Update: The tone of this strikes me as a little harsh on second reading, so I should emphasize that Lovelace was clearly, in many ways, a remarkable woman of admirably broad intellectual curiosity. She had the insight to apprehend both the significance and the workings of Babbage’s Engines at a level few of his other contemporaries did, and the skill to explain them to the public more masterfully than Babbage himself ever managed to. It just seems silly to pretend she was something more than a gifted explicator on the grounds that it makes for a more inspiring story.

Tags: Tech and Tech Policy



16 responses so far ↓

  • 1 Luis // Oct 16, 2012 at 9:23 pm

    I think the concern, while not wrong, is a little misplaced, Julian. Hopper, for example, is the subject of the biggest conference on women in computing (gracehopper.org) – there is no shortage of attention to her very real accomplishments. And perhaps the biggest grass-roots activity around Lovelace Day is publishing blog posts around real, modern women who have inspired you- this post is a good example. So, sure, it’s a little sad that the Ada story is more myth than reality. But the actual negative impact of that is pretty low – it certainly hasn’t hindered the celebration of the real achievers, and if it provides a useful founding myth, then the benefits probably outweigh the (so far mostly theoretical) downsides.

  • 2 sarah // Oct 16, 2012 at 9:51 pm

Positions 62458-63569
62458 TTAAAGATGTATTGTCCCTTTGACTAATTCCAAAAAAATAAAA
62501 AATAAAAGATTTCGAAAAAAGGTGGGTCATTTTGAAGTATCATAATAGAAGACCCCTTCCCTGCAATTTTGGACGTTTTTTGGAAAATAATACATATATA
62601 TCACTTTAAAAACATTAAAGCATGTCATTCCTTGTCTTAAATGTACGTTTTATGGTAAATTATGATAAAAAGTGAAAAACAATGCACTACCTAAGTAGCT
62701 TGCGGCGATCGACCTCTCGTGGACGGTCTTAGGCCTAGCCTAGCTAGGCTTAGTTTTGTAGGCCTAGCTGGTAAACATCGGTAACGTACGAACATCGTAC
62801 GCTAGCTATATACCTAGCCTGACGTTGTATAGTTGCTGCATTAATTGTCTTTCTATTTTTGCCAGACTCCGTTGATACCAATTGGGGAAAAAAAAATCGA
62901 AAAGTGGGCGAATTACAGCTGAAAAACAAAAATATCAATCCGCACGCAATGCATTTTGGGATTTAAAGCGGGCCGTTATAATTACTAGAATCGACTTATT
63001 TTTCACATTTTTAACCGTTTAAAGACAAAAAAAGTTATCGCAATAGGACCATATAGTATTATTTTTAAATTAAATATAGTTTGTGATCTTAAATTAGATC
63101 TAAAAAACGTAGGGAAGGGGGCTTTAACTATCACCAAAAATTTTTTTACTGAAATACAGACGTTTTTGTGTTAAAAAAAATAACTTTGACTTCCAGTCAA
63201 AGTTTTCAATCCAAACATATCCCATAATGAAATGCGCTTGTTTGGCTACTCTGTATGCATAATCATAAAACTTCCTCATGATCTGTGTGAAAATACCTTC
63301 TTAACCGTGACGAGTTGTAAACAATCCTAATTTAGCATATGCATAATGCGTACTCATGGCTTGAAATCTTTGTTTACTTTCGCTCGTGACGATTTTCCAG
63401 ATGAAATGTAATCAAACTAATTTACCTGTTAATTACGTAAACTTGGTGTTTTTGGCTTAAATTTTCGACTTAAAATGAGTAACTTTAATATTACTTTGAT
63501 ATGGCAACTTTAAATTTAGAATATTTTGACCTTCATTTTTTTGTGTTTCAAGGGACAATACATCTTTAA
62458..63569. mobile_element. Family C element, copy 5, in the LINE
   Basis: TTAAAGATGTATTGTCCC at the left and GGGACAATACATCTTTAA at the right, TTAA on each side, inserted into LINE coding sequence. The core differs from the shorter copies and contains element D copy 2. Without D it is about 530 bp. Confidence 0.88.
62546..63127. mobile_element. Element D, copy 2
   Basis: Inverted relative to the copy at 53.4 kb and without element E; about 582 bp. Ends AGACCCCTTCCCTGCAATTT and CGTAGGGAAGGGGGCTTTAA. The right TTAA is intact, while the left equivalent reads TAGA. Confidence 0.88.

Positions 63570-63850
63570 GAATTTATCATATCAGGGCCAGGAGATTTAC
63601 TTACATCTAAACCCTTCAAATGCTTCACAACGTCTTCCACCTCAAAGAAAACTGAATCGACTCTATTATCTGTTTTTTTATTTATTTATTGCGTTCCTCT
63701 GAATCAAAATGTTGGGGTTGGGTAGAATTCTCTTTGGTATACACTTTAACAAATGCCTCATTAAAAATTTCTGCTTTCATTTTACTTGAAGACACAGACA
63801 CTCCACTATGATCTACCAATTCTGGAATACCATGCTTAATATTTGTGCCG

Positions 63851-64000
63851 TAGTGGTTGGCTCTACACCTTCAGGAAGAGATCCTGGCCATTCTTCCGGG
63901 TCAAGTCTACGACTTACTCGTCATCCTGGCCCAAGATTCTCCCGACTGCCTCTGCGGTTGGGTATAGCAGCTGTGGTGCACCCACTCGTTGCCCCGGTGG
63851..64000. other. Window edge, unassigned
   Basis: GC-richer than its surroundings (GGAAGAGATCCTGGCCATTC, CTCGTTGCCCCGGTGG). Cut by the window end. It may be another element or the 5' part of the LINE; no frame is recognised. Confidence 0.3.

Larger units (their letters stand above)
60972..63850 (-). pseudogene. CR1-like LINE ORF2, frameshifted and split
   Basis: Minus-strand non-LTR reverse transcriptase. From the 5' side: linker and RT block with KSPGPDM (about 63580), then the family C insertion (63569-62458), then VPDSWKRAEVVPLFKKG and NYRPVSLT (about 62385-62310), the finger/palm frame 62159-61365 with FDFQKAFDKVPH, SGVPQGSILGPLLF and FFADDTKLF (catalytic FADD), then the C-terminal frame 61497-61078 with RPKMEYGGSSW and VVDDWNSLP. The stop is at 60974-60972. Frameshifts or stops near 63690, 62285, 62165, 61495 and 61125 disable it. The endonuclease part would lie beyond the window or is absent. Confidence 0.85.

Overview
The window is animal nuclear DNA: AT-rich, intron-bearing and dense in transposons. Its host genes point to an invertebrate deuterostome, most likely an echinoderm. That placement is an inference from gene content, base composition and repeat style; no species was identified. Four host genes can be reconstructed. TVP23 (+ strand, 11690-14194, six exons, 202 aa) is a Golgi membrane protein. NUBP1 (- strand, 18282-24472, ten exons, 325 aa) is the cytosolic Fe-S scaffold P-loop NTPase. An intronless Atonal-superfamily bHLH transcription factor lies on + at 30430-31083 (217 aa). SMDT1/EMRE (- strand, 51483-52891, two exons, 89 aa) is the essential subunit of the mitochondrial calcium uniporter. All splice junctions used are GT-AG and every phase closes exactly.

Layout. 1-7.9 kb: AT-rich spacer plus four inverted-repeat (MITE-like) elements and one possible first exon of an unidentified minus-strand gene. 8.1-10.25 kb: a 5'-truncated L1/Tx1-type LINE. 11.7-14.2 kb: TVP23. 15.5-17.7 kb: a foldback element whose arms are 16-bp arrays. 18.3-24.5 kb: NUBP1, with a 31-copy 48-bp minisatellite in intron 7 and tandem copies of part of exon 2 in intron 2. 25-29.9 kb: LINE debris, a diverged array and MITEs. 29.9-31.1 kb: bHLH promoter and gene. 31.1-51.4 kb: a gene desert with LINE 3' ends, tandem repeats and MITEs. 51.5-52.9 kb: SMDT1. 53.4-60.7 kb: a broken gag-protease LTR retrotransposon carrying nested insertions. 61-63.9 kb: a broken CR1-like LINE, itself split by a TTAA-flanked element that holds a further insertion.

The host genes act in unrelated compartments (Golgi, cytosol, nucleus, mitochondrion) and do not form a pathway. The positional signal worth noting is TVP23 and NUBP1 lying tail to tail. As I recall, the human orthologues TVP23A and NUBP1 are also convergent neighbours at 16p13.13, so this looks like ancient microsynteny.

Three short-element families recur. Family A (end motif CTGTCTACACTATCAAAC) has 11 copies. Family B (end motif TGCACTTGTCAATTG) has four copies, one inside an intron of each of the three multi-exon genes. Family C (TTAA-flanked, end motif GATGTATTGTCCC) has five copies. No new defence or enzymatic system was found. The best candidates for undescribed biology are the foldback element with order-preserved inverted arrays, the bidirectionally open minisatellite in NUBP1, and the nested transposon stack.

I can’t speak to Ada’s inflated self-assessment and am unfamiliar with the personal materials Stein surfaced in her work. I take the point that individuals like Grace Hopper have more to show in a sense, would perhaps service the cause more powerfully. It’s a cause that’s important to me because i work in the tech industry as a lady.

    Computer Science is the study of computation theory and what Lovelace nailed, perhaps accidentally (isn’t that endemic to discovery?), was the inception of computation theory.

    >>”If there was anything original to Lovelace in that paper, it may be the prescient suggestion that future versions of the engine, which Babbage seemed to imagine purely as a mathematical tool, might be programmed to generate music or graphic art. ”

    It’s more significant than that:
    “She speculated that the Engine ‘might act upon other things besides number… the Engine might compose elaborate and scientific pieces of music of any degree of complexity or extent’. The idea of a machine that could manipulate symbols in accordance with rules and that number could represent entities other than quantity mark the fundamental transition from calculation to computation.”